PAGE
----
Making Quality New Year's Resolutions

Try not spending money on anything extra for a month and you'll rack up savings, says our personal finance contributor. She advises people to keep a cash reserve and remember that every day is a new day to get your finances together.

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MADELEINE BRAND, host:

From NPR News, this is Day to Day. You know, this last year was pretty bad financially. So, what will 2009 bring and most importantly, what can you do to improve your own finances for this next year? Here with financial New Year's resolutions is our personal finance guru, Michelle Singletary. Hi, Michelle.

MICHELLE SINGLETARY: Hi. Happy New Year.

BRAND: Well, thank you. So, what are some lessons we've all learned from this year, lessons that perhaps don't involve asking for a bailout?

SINGLETARY: Well, you know, I think this recession has reminded us of two basic personal finance principles - cash is king, and devotion to debt is dumb. I think we just forgot about those two principles, that it's important to have a cash reserve. All the companies and corporations and people who are struggling right now, many of them, a majority of them forgot that principle, that you need to have a cash cushion.

And devotion to debt is dumb. I've talked about this on this program I don't how many times, and yet, the lesson didn't sink in that you have to have an aversion to debt. You are in bondage when you have debt. And if nothing else, at least this recession has reminded people of those two principles.

BRAND: OK. So how would you implement your advice? Coming into this next year, what are some financial resolutions that people should adopt?

SINGLETARY: You know, I think, first of all, you have to realize that every day is a new day to get your financial life together. So forget what happened in the past. Just make the commitment that you want to change, that it's so bad that you want something different.

And the number one thing you want to do is develop a budget. And it sounds so simple. You've heard it before. Many of you still don't do it. You've got to do that going into the new year, what's coming in and what's going out. And for a lot of folks, there's a lot less coming in. So if you know how much you have, you can plan going forward.

Secondly, stop using credit. I'm serious about this. If you're in credit card debt, like you can't pay that bill off next month, you are in trouble. You need to cut up that card, freeze it, put it, you know, under the bed, under whatever, get it out of your wallet.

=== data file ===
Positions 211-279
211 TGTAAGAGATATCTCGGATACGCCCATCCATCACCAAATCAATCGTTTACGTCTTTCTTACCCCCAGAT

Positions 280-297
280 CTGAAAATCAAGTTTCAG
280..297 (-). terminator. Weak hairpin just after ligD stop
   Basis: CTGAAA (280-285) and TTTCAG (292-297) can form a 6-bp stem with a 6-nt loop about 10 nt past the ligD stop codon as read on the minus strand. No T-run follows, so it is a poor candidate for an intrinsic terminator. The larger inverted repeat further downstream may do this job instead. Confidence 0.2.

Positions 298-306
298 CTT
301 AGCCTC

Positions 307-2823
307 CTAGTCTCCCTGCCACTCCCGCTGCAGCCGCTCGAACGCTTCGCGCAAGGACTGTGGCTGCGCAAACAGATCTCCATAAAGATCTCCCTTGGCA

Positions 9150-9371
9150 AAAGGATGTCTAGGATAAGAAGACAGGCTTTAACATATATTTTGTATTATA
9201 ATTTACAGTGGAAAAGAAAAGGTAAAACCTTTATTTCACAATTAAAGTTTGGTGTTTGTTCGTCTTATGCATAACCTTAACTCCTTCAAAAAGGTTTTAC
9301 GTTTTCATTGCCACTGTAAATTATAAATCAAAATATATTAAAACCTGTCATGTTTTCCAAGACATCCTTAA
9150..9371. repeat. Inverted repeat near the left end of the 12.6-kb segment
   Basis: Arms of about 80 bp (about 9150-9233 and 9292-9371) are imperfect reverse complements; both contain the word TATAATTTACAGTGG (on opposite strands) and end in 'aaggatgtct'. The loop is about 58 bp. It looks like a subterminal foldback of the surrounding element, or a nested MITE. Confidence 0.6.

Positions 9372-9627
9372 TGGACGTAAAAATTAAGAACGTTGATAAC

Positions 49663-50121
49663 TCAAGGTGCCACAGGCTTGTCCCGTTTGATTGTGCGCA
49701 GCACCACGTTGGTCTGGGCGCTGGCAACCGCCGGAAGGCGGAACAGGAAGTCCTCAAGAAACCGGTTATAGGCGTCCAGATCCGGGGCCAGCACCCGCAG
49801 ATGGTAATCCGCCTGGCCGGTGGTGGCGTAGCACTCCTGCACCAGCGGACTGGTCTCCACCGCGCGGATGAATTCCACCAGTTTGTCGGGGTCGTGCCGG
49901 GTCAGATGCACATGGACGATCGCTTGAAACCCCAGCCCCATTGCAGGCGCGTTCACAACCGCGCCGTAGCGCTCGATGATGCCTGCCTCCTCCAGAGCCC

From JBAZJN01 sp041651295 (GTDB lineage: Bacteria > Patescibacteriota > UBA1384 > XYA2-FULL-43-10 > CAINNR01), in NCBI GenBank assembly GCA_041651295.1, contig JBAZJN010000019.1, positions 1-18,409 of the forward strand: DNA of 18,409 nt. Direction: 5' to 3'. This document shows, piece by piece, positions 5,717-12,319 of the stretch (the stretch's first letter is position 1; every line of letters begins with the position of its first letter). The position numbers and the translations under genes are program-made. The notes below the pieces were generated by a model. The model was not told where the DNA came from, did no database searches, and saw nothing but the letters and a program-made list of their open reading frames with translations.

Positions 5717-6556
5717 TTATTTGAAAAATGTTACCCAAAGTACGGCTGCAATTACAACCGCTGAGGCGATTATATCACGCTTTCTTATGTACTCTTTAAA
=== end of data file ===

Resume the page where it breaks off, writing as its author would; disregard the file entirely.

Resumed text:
And third, most importantly, automate your savings. If you don't do this already, go to your benefit office after you listen to this program or sometime soon and have a certain percentage of your income automatically funneled into an account. Now, and this is an account that you don't have an ATM with. You don't have a lot of access to. It's not your regular banking and savings account that you use to pay your household bills.

And lastly, commit to spending one month, not spending any money except to purchase necessities. So for the month of January, from the time you hear this, decide that for 30 days, I am only going to spend money on necessities, you know, food, medicine, things like that, nothing else. And you're going to put away that credit even if you're good with your money, and watch what you'll see. You'll see that you spend more than you think.

BRAND: And hopefully save more than you think.

SINGLETARY: Absolutely. You know, I try this exercise, you know, a couple times a year, and even I'm surprised, and everybody knows how frugal I am.

(Soundbite of laughter)

SINGLETARY: And even people who are good with their money try this experiment, and they come back to me. Almost - I tell you, 99 out of 100 people come back and say, I had no idea I was spending that much. And it really - and it takes that long to change your habit, about 21 to 30 days to change how you do things. Try this, and it really will change your life.

And during that month, keep a spending journal. You know, write down how much you spend on different things. Now, a lot of people are thinking, I know this. It's simple. But I tell you, if more people had listened to some of these things that I'm saying, we would not be as bad off as we are.

BRAND: Michelle Singletary, Day to Day's personal finance contributor. She writes the nationally syndicated column, The Color of Money. Michelle, thank you.

SINGLETARY: You're welcome.

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